Waitaki Herald : August 13th 2014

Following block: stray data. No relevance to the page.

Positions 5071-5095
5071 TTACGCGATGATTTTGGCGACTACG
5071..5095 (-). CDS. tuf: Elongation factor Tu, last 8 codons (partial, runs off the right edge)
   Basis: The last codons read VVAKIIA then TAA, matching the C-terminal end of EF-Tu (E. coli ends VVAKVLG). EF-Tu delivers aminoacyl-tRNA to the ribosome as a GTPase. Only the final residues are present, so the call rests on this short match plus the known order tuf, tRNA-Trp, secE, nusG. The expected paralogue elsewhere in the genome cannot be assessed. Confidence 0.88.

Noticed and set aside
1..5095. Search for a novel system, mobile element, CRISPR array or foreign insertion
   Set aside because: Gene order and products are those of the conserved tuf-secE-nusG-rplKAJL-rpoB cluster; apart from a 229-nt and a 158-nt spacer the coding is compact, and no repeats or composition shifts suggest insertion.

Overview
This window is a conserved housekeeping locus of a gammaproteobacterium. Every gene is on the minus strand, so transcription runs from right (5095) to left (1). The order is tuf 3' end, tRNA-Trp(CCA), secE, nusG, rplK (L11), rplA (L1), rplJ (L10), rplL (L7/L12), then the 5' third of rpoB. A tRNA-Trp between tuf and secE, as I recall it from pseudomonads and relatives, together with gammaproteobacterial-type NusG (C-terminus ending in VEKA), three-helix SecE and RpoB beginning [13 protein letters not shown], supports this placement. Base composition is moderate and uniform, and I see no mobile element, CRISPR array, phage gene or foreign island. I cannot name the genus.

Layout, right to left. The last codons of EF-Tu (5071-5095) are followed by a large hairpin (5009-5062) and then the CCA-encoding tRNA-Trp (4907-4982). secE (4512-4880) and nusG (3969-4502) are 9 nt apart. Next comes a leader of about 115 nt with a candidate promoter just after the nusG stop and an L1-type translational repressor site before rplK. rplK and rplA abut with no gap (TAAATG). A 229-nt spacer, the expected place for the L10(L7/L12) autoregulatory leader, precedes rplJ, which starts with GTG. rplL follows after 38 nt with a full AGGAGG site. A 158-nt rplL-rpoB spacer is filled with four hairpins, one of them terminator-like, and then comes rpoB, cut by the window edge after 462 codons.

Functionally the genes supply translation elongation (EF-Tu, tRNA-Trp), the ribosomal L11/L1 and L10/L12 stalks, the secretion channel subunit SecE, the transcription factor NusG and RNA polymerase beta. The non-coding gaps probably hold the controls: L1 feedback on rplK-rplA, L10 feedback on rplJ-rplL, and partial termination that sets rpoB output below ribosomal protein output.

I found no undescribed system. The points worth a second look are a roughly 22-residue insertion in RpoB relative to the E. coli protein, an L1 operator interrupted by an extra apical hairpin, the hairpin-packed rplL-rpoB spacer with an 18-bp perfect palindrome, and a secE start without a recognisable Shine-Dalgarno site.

NEWS WAITAKI HERALD, AUGUST 13, 2014 The day we changed forever ‘‘W By NICOLA WOLFE e can’t change history but we can learn from it.’’ The words echoed by Oamaru parish Catholic priest Father Wayne Healey were a stirring reminder to those gathered at the War World I memorial last week that life does, indeed, go on. On August 5, 1914 the New Zealand government made an announcement that would shake the country. Britain was at war with Germany and we as a country would go to her aide. It was a day that would change young New Zealand forever. About 400 people gathered in Oamaru at the memorial in Lower Thames 100 years from the day to mark the occasion. In traditional ANZAC spirit the National Anthem was sung, wreaths were laid and the lives of North Otago serviceman and woman remembered. The service was led by Father Healey. ‘‘There is no doubt that 100 years ago when the New Zealand government committed itself to supporting Britain, and the realisation that we were going to war had set in, there was a feeling of patriotic jubilation,’’ Waitaki MP Jacqui Dean said in an address. ‘‘That evening many young men stepped forward to volunteer their services, egged on and urged on by older men. ‘‘Indeed, one Dunedin venue was so packed that the doors has to be padlocked to stop people from trying to enter. ‘‘Those who couldn’t get in simply went to another hall. And why not? There was a widespread belief that what we were doing as a country was doing the right thing. And so it was that the flower of our youth were sought for service and they signed up and they went with a will.’’ From 1914 to 1918, more than 100,000 New Zealand men and women served in the war. Many would never come home and those that did were never the same. ‘‘We as New Zealanders were not slow to answer the call to go and fight to defend our country,’’ North Otago Returned and Services Association president Ian McKay said. ‘‘We’ve all heard how young New Zealanders were excited about the adventures they would go on. Leaving to go overseas they told their loved ones they’d be home in six to nine months. ‘We’d be home by Christmas’.’’ But it wasn’t to be. The war carried on another four years and Reflection: Members of the Oamaru Salvation Army Band, emergency services and Air Training Corps. more than 18,000 New Zealanders never returned. The service was an opportunity to remember their sacrifice, their willingness to fight for New Zealand’s freedom. ‘‘We will remember the men and women who lost their lives for our young country. We will remember those who went off to war and returned and why so many of them bore the mental and physical effects of their traumatic experiences,’’ Waitaki Mayor Gary Kircher said. ‘‘We will remember those who stayed behind and supported the war effort through hard work and generous donations of money and goods to help our men overseas.’’ And it was a moment to look to the future with hope. ‘‘Today 100 years later, all we as a community can really do is prayerfully and respectfully thank them for their efforts and thank them for their sacrifice. ‘‘We must also pray and hope that our nation will never, ever again have to confront any of the horrors our forebears had to face, to respond to and endure,’’ Dean said. In memory: Several wreaths were laid as part of the World War I commemoration ceremony. Photos: JUDE BLAIR. Allies:NewZealand’s strong British links were recognised at Waitaki’s World War I commemoration. 3 Sombre: A strong crowd gathered for Waitaki’s World War I commemoration, held last Tuesday. A safety message from Network Waitaki A safety message from Network Waitaki Remember to watch for the wires over your head when you are busy around the house. Before you start work take note of where the wires are. 6164301AR The electricity company that Delivers power in North Otago Stay Alert - Stay Alive.
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